"A responsible financial institution would not extend a new loan of between 17 and 40 billion dollars to a borrow already struggling to pay back an existing multi-billion dollar loan," former US presidential candidate Ron Paul writes in a piece for the Ron Paul Institute.
Yet this is exactly what the IMF did last month, on the condition that Kiev cut spending, restructure its banks, and fight corruption. But as Paul notes, this new loan does little but prop up a government which owes allegiance to the United States, the IMF’s principal financier.
"It is hardly surprising that [the IMF] would tailor its actions to advance the US government’s foreign policy goals," he writes. "The IMF also has a history of using the funds provided to it by the American taxpayer to prop up dictatorial regimes and support unsound economic policies."
Even if the Ukrainian government manages to make the required changes to its institutions, the loans still fail to promote a free market, instead enforcing its own concept of market economics on loan recipients.
"The problem with the IMF cannot be fixed by changing the conditions attached to IMF loans," Paul writes. "The fundamental problem with the IMF is that it is funded by resources taken forcibly from the private sector."
The very notion is inherently the opposite of a free market.
"The idea that the IMF is somehow better able to allocate capital than are private investors is just as flawed as every other form of central planning. The IMF must be repealed, not reformed."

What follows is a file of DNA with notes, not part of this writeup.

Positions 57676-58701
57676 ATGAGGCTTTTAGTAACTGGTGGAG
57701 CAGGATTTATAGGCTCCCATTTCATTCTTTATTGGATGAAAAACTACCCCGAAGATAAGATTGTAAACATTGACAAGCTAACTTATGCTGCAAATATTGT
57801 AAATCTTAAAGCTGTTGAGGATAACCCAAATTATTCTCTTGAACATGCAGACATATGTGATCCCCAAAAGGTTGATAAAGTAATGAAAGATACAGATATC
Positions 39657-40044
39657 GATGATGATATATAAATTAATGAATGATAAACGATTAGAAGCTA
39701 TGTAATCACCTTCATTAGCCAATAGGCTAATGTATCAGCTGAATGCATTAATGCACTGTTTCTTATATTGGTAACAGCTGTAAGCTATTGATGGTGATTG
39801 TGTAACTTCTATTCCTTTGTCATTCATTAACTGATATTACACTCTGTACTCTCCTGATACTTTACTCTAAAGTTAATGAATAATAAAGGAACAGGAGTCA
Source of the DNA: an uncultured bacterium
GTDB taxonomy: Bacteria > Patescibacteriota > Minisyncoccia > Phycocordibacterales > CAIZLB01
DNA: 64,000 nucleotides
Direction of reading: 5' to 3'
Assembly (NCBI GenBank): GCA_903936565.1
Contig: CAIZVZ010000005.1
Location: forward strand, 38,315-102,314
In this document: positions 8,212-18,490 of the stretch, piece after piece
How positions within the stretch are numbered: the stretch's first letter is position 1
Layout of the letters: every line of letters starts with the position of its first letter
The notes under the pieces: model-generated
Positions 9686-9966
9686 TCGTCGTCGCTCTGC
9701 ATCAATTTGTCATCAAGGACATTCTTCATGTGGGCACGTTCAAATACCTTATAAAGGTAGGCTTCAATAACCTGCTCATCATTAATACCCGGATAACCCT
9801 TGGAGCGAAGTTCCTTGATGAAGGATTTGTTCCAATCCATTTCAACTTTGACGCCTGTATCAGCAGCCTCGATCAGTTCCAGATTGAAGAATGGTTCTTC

Of course, the IMF isn't the United States' only way of indirectly manipulating world economies. Paul also makes note of a mysterious buyer, known only as "Belgium," who has grown to become the third-largest holder of Treasury securities.
"Belgium's large purchases always occur at opportune times for the US government, such as when a foreign country sells a large amount of Treasuries," Paul says. "While there is no evidence this buyer is working directly with the US government, the timing of these purchases does raise suspicions."
It doesn’t seem too far-fetched. Even the cursory audit of the Federal Reserve conducted during the financial crisis showed that the Fed plays an active role global markets.
It also wouldn’t be too surprising given the Fed’s history as a tool of US foreign policy, like when it financed loans to Saddam Hussein in the 1980’s.
"The lack of transparency about the Fed’s dealings with overseas central banks and foreign governments is one more reason why Congress needs to pass the audit the fed bill," Paul writes.
At the behest of the US, the International Monetary Fund "distorts the market, enriches corrupt governments, and harms both the American taxpayer and the residents of the countries receiving IMF 'aid'."
Paul concludes by calling for an end to the IMF. And the Fed.